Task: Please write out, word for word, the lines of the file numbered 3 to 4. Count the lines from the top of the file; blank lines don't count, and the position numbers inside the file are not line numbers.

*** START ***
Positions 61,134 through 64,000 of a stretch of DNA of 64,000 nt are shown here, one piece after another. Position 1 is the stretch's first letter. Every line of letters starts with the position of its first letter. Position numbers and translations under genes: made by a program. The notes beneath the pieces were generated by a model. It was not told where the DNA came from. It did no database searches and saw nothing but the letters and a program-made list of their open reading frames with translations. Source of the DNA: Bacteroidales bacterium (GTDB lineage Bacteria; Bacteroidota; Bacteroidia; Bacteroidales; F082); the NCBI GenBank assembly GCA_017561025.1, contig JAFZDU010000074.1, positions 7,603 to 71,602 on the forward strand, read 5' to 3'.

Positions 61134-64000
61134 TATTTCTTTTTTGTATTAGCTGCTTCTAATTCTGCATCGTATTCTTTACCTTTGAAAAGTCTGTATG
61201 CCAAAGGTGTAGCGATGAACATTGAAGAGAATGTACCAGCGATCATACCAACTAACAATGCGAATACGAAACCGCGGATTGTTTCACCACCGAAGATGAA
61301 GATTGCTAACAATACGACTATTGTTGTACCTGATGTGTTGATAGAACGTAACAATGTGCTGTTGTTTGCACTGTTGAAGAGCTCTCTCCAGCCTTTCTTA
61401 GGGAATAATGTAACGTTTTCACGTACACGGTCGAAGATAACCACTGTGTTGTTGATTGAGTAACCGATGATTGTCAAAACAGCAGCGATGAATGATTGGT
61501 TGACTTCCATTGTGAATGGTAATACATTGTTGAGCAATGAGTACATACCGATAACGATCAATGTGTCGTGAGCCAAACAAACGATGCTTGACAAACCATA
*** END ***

61134 TATTTCTTTTTTGTATTAGCTGCTTCTAATTCTGCATCGTATTCTTTACCTTTGAAAAGTCTGTATG
61201 CCAAAGGTGTAGCGATGAACATTGAAGAGAATGTACCAGCGATCATACCAACTAACAATGCGAATACGAAACCGCGGATTGTTTCACCACCGAAGATGAA